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Taking a flight to Singapore? These Singaporean delicacies are a must try

Have you ever been on a food trip? Well, the idea may sound weird but in a place like Singapore, you are in for a treat. Lion City is popular not only for its amazing tourist spots but also for its delectable cuisines. Heading on a food trip to Singapore will provide you a getaway to the amazing South East delicacies. From Chinese to Continental, this place has all sorts of lip-smacking dishes that will give you a pleasing gastronomical experience. Want to savour those dishes? Well for that, book your flight tickets from Intermiles and add the following list to your sojourn plan. Trust me, with all the delicacies listed below, you won’t be able to resist licking your fingers.       

Bak Kut Teh

Originating in China, Bak Kut Teh or the ‘pork bone tea’ is a popular dish throughout Singapore and Malaysia. While one would think of it as a preparation made of pork and tea, that’s not the case. It is named so because the pork soup is consumed with strong tea. This local dish is mainly made with pork ribs and includes some other items like mushrooms, offal, puffs and tofu. The soup is prepared with cloves, cinnamon, star anise, fennel and garlic. You can have this popular dish with a bowl of rice and with some other Chinese side dishes like Braised Tofu and Mustard Greens.     

Laksa

A traditional Peranakan dish, Laksa is one of the prime examples of the combination of Malay and Chinese flavours. It is prepared out of flat rice noodles with a mix of coconut soup, fish cakes, cockles and prawns. This food item tastes great if it is eaten with Otah. There are various types of Laska with some of them being prepared in the water while the others are made of rich coconut milk. It is a very popular dish in the Malay Peninsula and you’ll also come across it in the famous restaurants of Singapore.   

Wanton Mee

Also pronounced as ‘Wantan Mee’, Wanton Mee is a very popular Chinese Cantonese dish that is available in almost all the food courts in Singapore. The recipe for this famous food item includes wonton dumplings, yellow egg noodles, slices of char siu and boiled vegetables. The tangy taste of the noodles is something that adds a distinctive flavour to the dish. For the dumplings, you can choose the mixture that includes shrimp, minced pork, sesame oil and other seasoning ingredients.

Hokkien Mee

When it comes to fried noodles, Hokkien Mee is one of the most popular dishes in Singapore that always tops the chart for the food hawkers. It originated in China’s Fujian province and has made its way into the menu of Singapore and Malaysian cuisines with time. Hokkien Mee is a combination of fried white rice noodles and yellow egg noodles in the wok with egg. It also includes pieces of shrimp and squid and bean sprouts.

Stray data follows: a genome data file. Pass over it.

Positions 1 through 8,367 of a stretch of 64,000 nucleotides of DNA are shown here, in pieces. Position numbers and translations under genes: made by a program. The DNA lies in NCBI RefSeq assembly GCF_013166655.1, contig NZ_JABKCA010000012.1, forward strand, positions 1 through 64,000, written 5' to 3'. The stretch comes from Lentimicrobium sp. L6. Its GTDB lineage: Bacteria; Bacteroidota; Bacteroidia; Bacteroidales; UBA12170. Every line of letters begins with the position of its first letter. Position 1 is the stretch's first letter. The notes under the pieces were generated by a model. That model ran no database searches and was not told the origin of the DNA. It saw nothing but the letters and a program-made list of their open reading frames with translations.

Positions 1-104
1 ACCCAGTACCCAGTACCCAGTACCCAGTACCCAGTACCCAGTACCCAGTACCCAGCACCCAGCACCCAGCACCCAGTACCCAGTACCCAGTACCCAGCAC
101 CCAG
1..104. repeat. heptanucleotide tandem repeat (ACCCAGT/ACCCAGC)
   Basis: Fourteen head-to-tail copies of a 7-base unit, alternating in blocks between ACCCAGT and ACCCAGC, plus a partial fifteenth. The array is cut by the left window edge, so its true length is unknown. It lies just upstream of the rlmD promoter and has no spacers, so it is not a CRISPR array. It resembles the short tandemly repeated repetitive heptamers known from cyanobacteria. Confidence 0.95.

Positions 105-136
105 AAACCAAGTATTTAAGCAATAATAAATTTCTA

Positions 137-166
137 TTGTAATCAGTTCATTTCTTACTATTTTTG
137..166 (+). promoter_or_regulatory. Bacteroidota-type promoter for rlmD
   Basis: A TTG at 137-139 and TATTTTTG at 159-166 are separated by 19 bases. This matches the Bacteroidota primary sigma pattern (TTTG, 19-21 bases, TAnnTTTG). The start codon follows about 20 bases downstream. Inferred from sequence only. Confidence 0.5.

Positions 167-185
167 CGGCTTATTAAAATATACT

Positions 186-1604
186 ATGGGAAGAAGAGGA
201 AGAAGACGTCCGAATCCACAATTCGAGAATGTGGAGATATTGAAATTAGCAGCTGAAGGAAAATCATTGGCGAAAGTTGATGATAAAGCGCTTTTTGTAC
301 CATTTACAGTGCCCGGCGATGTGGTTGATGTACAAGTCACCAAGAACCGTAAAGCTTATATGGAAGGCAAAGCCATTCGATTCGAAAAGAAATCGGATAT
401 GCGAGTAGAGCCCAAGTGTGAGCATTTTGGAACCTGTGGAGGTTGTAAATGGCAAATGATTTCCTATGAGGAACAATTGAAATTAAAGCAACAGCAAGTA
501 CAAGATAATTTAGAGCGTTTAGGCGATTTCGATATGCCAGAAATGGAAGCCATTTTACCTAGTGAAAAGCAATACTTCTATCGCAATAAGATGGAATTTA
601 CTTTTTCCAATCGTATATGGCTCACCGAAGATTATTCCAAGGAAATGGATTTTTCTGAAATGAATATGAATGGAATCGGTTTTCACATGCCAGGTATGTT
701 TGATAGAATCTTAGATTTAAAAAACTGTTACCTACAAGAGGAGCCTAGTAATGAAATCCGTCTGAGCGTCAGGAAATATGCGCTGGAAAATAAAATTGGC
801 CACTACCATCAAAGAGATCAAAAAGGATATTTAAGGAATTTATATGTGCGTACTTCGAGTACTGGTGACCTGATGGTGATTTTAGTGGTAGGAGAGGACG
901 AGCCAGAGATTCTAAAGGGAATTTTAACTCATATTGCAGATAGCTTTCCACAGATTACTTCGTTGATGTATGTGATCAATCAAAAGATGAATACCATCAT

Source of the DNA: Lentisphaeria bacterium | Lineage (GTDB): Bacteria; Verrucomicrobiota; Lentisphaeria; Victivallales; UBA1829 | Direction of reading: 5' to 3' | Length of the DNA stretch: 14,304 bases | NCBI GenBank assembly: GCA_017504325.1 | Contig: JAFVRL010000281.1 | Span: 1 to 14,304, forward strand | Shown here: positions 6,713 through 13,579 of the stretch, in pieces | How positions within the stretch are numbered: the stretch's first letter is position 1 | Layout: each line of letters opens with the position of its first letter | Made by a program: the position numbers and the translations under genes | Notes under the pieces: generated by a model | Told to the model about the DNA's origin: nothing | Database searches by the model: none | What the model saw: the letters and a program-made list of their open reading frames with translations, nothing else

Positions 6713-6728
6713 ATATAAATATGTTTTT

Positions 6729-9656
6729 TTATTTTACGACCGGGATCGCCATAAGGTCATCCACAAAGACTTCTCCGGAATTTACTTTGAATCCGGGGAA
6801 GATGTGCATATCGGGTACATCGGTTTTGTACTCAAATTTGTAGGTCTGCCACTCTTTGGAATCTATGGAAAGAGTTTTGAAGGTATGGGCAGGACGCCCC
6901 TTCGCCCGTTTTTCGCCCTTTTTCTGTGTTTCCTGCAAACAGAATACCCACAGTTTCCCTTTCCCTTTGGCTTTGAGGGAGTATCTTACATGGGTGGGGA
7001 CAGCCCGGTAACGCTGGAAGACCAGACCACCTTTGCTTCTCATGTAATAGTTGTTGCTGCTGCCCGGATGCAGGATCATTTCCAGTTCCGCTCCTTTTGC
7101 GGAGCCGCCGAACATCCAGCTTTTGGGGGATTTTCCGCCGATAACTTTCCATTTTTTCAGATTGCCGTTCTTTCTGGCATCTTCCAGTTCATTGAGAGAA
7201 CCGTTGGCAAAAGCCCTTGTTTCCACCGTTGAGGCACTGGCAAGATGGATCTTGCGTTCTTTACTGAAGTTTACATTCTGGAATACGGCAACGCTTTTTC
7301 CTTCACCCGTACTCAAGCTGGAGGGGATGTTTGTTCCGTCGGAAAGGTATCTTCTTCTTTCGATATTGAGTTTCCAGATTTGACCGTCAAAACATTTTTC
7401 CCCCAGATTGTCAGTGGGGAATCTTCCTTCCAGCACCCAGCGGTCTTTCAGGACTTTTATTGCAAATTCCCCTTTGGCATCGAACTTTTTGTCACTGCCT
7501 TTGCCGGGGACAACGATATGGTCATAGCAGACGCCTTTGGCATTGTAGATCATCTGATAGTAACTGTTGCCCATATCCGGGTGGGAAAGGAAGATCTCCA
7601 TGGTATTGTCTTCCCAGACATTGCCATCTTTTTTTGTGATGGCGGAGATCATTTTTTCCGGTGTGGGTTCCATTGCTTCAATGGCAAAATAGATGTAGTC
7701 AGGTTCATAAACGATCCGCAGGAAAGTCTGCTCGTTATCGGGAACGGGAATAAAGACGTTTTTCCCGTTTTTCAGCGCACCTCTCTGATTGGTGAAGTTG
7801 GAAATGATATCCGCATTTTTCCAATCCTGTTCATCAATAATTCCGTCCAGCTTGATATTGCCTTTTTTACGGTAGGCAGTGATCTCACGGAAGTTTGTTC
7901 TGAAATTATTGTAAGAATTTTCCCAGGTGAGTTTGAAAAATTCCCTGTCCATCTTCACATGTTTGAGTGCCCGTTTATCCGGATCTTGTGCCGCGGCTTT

Char Kway Teow

Also translated as ‘stir-fried rice noodles’, Char Kway Teow is a fried noodle preparation that is mostly loved by the locals. It is a combination of flat wide rice noodles with dark soy sauce, egg, shrimp paste, bean sprouts, chilli and is topped with Chinese sausage. This is one of those few food items which requires serious skills and knowledge of the perfect mix of ingredients. Moreover, the sweet and tangy taste of this lovely dish with a soft texture makes it an easy go-to food to try.   

Chai Tow Kway

Popularly called ‘carrot cake’, Chai Tow Kway is one of the famous snacks of Singapore that you will find in almost all the food centres throughout the city. It is also popular throughout the region of Southeast Asia like Vietnam, and Thailand. Unlike the western style carrot cake which is made with orange carrots, Chai Tow Kway does not contain any carrots but is prepared out of Daikon Radish. And the interesting fact about Daikon Radish is that in a Chinese dialect, it is referred to as carrot. The main ingredients that are used for making this popular dish include rice flour and daikon radish that are used for making the cake. After that, it is fried with lots of eggs and pork.    

Oyster Omelette

A most sought-after food in much of Southeast Asia, Oyster Omelette is also known as ‘Orh Luak’ in Singapore. This quintessential dish is made of a mixture of potato starch that is fried in lard and then combined with eggs. It is then combined with bean sprouts and finished by adding fresh oysters. However, due to its oiliness and richness, it is better to savour the food once in a while to avoid gaining weight.  

Consider this list for your next Singapore sojourn and try their diverse food options from Chinese, Malay, Indian and Indonesian delicacies and your tastebuds will thank you.

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